The pace of change in China over the past decades has been staggering, and in spite of the recent economic slowdown, it looks set to continue. Responding to this ongoing change – and the challenges it will no doubt pose – will require strong leaders to guide the way forward. But finding globally minded and experienced business leaders is no easy task. As the Chinese proverb goes, “an army of a thousand is easy to find, but, ah, how difficult to find a general.” How can business leadership programmes in China help meet this demand and produce the leaders of tomorrow?
Business leadership programmes in China tend to be built around the traditions and values that have existed in the country for millennia. These traditions include the concept of guan xi, which teaches the importance of building interpersonal bonds and maintaining relationships and connections. Long-term thinking and determination are also key parts of business programmes in the country. In fact, in Geert Hofstede’s study of culture in the workplace, China ranked the highest for “long-term thinking”, demonstrating the importance of patience and perseverance when doing business there.
I have no doubt that the values and principles that have guided life in China for thousands of years are going to withstand the pressures of globalization. Yet, when we compare these values with those guiding today’s marketplace, the contrast could not be starker.
Today’s world is characterized by rapid technological advancements and massive amounts of changing data that affect every aspect of decision-making. Persistent changes, combined with economic, political and societal uncertainty, ambiguity and unpredictability, force us to react with unprecedented adaptability and flexibility. Modern business leaders are expected to constantly evaluate the evolving economic environment and make continuous course corrections. Compounding the uncertainty is that, in today’s interconnected world, the lines between countries, cultures and customs are becoming more and more blurred.
These massive changes have impacted every aspect of modern life in virtually every part of the world, China included. Therefore, if China wants to continue on its path of successful, balanced and sustainable growth, it needs to re-evaluate its traditional approaches to leadership and build development programmes on par with the demands of the 21st century. They will help it build a modern, home-grown cadre of globally minded, savvy business leaders capable of assuming leadership positions.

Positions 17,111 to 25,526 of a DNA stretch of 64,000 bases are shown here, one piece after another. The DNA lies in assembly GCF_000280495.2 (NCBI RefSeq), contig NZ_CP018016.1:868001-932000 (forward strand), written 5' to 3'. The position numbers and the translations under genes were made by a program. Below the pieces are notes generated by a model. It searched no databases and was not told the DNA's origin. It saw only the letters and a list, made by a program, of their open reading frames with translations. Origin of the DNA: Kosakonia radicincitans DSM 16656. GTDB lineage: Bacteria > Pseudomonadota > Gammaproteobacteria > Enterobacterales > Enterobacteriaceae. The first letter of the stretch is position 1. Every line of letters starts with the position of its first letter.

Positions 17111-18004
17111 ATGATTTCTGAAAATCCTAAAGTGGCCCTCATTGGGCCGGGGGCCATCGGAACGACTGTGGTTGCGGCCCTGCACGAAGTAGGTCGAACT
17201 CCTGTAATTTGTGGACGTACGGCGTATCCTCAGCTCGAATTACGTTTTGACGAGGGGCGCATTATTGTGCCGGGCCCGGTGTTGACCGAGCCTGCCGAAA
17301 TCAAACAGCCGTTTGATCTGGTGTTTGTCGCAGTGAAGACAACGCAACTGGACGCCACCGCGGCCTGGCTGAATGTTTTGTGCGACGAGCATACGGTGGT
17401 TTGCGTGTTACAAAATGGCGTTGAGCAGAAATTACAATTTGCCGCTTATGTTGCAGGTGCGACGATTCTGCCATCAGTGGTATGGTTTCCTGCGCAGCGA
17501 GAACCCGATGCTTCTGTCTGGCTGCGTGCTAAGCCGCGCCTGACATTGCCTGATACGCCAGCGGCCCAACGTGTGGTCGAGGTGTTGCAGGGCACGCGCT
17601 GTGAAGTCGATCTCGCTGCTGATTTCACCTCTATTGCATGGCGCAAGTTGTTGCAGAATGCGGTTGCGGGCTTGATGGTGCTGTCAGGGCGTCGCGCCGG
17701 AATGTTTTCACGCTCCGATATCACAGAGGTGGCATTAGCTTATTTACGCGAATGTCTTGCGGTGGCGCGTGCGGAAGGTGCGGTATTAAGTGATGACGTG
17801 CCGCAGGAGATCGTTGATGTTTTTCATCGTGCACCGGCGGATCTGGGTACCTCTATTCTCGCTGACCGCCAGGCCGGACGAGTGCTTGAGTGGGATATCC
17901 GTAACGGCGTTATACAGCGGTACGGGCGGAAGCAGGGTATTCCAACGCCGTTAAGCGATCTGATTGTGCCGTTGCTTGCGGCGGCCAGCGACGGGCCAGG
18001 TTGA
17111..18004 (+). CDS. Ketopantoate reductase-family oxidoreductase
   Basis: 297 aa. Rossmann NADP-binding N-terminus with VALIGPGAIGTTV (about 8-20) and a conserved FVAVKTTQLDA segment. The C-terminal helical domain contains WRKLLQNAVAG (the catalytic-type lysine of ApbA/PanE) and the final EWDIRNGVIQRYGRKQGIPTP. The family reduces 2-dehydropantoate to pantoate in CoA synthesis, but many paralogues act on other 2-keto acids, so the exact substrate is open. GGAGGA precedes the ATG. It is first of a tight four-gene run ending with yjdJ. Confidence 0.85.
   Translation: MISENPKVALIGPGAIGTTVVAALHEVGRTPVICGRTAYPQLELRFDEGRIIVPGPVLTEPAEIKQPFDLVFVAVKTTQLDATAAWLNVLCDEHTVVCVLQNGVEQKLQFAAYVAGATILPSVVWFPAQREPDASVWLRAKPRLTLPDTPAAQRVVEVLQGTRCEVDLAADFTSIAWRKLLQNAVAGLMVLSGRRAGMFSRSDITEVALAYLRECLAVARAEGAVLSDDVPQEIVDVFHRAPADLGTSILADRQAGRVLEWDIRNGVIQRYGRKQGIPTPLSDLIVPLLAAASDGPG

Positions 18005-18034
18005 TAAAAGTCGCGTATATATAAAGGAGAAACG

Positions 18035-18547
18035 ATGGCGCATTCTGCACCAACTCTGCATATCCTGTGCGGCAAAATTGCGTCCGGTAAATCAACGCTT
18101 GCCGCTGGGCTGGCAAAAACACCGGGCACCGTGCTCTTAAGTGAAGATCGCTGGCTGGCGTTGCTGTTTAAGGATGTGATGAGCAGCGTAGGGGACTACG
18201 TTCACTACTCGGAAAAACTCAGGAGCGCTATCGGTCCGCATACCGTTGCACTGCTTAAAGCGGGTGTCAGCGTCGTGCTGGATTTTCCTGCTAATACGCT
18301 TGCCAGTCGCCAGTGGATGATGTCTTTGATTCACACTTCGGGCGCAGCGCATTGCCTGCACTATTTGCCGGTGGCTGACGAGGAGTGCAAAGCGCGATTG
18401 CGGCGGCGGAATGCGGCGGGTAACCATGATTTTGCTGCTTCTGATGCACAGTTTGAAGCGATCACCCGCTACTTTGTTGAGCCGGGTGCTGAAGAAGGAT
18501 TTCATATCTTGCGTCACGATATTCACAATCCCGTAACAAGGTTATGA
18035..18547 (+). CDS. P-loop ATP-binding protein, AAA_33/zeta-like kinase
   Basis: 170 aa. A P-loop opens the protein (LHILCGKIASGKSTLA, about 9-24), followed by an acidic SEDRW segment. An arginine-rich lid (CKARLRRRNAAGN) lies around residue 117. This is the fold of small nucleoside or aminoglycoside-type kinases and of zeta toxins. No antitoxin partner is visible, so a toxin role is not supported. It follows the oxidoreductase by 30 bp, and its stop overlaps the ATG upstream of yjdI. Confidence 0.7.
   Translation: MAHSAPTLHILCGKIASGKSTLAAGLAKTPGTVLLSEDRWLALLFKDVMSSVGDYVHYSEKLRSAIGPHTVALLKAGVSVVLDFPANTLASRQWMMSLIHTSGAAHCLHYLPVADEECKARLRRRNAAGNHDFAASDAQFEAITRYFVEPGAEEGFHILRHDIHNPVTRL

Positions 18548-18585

However, acquiring Western business competencies does not mean abandoning conventional Chinese values. On the contrary, Chinese business leadership programmes should integrate the best of the traditional Eastern values with modern Western management styles.
That means that while continuing to respect long-term thinking and patience, Chinese business leadership programmes should focus on developing their students’ capacity for flexibility, rapid decision-making and adaptability to the ever-changing environment. Taking this concept a step further, the Chinese leader of tomorrow should not only embrace change, and if required shift gears mid-project, but also help employees navigate ambiguity while maintaining a clear vision and common objective. The new Chinese manager will find a balance and harmony between a disciplined entrepreneurial mind-set and calculated risk, and the importance of building interpersonal bonds will be punctuated by a sharp focus on getting results. Equally critical for the new Chinese leader should be learning how to build trust within organizations and how to leverage the right talent to build and lead high-performing teams.
Creating a sustainable leadership pipeline in China requires careful planning and selectively adapting proven models. It means modifying the Western training modules so that they do not contradict traditional Chinese cultural norms, but rather capitalize on these existing values and complement them.
Only a well-thought out and customized approach to business leadership development in China, one that leverages the best of the Eastern and Western worldviews, will help develop the new model of a modern Chinese business leader, assuring China’s continued economic success.
Author: Jeffrey A. Joerres is Chairman and Chief Executive Officer of ManpowerGroup.
Image: People walk in Shanghai’s financial district REUTERS/Aly Song.